Cinema 4D Quick Tip 05: Using The Matte Object When Forgetting to Render an Object Buffer

Matte Object

In this Cinema 4D quick tip, I’ll be going over the Matte Object.  This feature is crucial for when you realize you accidentally forgot to set an Object Buffer in your scene after you rendered everything.  We’ve all been there, right?  I’ll show you why using the Matte Object beats the other mainstream way of “faking” an object buffer with creating materials with black and white luminance channels and, of course, why it’s not smart at all resorting to re-rendering the entire animation just because you forgot to set an Object Buffer.

Tutorial:

UPDATE:

My buddy AJ Haines just released a nice plug-in that lets you do exactly what I go over in this tutorial with a single click of a button. Check it out along with his other Cinema 4D resources on his website!

Download AJ’s C4D Plug-in “Quick Matte”

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14 thoughts on “Cinema 4D Quick Tip 05: Using The Matte Object When Forgetting to Render an Object Buffer

  1. Is it really necessary to copy the compositing tag to the children? Normally it should should work for the complete hierarchy below the tagged object.

    1. Hi Simon,
      I thought the same but it is neccessary, if you have other comp tags already applied to objects in the hierarchy, the matte object setting doesn’t apply to those objects, I’ve found.

  2. Then you could right-click on the compositing tag on top of the hierarchy > select identical child tags. then it’s possible to set the matte settings for all of the existing tags below without changing the other settings of the existing tags.

    1. Ah, yes that would work great! Didn’t think about that option. Either way you’re doing this in a copy of your main project, so going crazy with comp tags and adding them everywhere isn’t a big deal since you’re not going to save those changes to your main comp but that’s a good alternative! Thanks for sharing that!

  3. I’m not sure I see what the advantage is? If I need another object buffer, I turn off all the materials with a single click of the xsTextureSwitch plugin, turn off all effects and render the scene again with the object buffer applied. Throw away the new RGB pass that was generated.

    Hope Maxon makes it so we can render a object pass only in the future. That would save a lot of unnecessary steps.

    1. Oh nice, I didn’t know about the xsTextureSwitch plug-in, but that sounds pretty handy!

      But I think even going that route you have to turn off a lot of things, you forgot to mention that you’d also need to turn off all the lights in the scene because although there are no shadows, there is still illumination and that takes render time.
      At the end of the day, adding the matte objects is going to be, hands down, the quickest way to render out a matte for your project because you’re just rendering out the flat black and white color mattes, no need to calculate anything else like illumination, diffusion, etc. But, if you’re not in a huge time crunch and can do that in your original scene, go for it! But I’ve found that, especially for more complex and long scenes, this is the fastest way to go.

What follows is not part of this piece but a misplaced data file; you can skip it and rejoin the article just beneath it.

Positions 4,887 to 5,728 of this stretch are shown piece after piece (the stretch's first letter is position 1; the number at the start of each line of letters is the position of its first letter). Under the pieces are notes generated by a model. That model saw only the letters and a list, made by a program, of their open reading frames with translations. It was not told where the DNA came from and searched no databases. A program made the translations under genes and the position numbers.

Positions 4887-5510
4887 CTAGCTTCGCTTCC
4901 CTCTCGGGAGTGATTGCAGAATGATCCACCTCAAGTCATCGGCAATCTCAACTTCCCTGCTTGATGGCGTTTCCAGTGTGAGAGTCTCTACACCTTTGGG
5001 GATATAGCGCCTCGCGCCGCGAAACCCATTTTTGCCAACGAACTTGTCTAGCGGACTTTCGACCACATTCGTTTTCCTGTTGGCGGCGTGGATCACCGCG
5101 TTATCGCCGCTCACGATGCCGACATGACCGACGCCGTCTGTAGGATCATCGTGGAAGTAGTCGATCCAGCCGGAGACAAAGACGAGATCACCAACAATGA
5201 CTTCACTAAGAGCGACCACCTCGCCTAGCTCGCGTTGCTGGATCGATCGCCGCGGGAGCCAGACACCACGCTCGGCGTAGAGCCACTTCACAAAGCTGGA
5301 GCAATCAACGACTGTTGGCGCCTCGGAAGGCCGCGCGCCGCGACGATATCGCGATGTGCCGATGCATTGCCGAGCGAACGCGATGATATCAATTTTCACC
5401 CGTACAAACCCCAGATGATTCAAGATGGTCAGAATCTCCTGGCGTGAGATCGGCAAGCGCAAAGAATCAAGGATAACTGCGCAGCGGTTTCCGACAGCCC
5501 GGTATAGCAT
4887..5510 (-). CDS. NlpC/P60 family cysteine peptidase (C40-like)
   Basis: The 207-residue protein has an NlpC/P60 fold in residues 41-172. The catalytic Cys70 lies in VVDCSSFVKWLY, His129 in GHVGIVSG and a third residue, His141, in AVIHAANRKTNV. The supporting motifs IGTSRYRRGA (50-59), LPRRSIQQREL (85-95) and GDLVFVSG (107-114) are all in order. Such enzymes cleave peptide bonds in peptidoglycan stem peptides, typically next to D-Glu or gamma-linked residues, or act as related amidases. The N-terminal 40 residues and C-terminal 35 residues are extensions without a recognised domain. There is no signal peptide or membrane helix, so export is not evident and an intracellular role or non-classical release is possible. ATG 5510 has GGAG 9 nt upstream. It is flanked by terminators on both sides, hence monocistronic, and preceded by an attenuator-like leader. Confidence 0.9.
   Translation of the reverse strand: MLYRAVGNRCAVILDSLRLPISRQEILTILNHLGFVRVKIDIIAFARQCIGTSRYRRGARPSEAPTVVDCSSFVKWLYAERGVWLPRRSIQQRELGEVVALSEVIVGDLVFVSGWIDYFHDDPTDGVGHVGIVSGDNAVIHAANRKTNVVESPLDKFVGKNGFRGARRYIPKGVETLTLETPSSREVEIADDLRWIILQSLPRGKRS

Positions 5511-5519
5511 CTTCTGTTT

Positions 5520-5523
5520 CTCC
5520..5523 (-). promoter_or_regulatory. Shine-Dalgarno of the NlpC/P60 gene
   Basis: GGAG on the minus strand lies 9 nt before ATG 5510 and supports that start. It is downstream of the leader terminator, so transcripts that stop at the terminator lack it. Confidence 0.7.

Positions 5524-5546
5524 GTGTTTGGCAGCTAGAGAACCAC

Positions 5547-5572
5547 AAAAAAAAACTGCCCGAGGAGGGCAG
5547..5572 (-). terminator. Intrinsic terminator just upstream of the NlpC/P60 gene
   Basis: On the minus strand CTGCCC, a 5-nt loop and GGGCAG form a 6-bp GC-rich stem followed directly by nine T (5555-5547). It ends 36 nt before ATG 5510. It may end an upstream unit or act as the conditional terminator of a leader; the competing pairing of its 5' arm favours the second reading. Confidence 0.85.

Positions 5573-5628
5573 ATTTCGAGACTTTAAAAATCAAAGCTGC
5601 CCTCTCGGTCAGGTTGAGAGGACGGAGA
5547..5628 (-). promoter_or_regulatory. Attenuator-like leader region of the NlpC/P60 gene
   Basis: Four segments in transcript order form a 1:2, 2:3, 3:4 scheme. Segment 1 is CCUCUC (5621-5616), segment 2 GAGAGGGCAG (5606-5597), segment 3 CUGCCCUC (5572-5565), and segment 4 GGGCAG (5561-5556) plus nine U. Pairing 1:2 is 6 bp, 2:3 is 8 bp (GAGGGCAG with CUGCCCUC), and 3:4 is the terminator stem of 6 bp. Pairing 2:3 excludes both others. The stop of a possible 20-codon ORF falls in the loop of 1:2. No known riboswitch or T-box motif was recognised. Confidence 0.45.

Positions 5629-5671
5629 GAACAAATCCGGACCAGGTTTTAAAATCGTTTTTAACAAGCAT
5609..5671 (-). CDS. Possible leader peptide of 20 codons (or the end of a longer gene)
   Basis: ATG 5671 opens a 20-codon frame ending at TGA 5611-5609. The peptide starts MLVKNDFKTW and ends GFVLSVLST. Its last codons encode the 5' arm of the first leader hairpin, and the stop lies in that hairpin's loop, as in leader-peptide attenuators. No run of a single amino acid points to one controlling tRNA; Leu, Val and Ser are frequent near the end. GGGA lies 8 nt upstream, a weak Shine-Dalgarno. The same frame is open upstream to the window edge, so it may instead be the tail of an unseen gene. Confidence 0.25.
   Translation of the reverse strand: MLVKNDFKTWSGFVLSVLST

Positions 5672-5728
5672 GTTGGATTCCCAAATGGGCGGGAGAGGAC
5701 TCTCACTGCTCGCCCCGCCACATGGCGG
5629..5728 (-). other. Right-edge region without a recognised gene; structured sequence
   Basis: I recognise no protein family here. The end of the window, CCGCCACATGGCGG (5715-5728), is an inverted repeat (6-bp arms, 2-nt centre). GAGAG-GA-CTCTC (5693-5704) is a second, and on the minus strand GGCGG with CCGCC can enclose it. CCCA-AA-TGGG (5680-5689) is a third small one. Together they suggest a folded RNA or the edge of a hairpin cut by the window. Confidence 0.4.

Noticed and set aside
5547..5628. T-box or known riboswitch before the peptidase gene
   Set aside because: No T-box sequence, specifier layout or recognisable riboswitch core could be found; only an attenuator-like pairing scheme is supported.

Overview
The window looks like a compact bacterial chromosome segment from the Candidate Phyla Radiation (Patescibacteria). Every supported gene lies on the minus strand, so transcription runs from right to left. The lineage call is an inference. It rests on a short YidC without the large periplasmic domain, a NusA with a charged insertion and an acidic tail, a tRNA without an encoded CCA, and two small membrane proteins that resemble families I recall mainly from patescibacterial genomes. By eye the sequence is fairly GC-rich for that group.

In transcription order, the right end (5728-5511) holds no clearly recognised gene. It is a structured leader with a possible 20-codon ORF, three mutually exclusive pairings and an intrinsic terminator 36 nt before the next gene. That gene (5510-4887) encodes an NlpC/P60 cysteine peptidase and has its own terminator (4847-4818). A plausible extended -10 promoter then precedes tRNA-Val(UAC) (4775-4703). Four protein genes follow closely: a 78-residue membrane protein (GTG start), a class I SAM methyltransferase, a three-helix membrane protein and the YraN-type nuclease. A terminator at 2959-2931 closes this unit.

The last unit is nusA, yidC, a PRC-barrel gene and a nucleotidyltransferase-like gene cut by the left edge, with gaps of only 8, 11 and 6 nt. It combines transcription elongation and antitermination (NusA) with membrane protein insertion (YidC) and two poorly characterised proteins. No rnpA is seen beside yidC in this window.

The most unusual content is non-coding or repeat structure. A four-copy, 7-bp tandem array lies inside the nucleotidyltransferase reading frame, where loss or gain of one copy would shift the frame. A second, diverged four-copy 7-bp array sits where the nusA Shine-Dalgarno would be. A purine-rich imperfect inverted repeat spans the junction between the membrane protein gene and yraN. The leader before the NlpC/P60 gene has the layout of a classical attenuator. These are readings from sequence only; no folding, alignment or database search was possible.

1. I guess it’s a matter of preference. I would rather apply one tag to my object of interest instead of applying a tag to everything in the scene. I assume that you have to turn off all lights and effects using the matte object as well? I would be interested to see your thoughts after giving the xsTextureSwitch a try. I just open a copy of my scene. Turn off all textures with the plugin, turn off the lights (many times I parent all my lights in a null, that way I can turn them all off at the same time with the built in switches), uncheck any effects like GI and AO, apply a compositing tag to my object of interest, and render. Just a few minutes.

        I do appreciate you taking the time to show how the matte object works. I have never really figured out how to use it for my workflow. It’s always nice to have more options to accomplish something. Thanks again.

      2. I guess it’s a matter of preference. I would rather apply one tag to my object of interest instead of applying a tag to everything in the scene. I assume that you have to turn off all lights and effects using the matte object as well? I would be interested to see your thoughts after giving the xsTextureSwitch a try. I just open a copy of my scene. Turn off all textures with the plugin, turn off the lights (many times I parent all my lights in a null, that way I can turn them all off at the same time with the built in switches), un-check any effects like GI and AO, apply a compositing tag to my object of interest, and render. Just a few minutes.

        I do appreciate you taking the time to show how the matte object works. I have never really figured out how to use it for my workflow. It’s always nice to have more options to accomplish something. Thanks again.

        1. Definitely will have to check out that plug-in you mentioned! So thanks for making me aware of that!
          To answer your question about having to turn off lights and effects when using Matte Object workflow, you’d dont have to mess with any of those things. It’s just a different way to skin the cat! 🙂
          Thanks for watching!

  4. I do that all the time, You’d think I’d learn. Why not just rerender the object buffer pass and only that pass. Which is what I do. It’s really fast if it doesn’t have to render any other layers.

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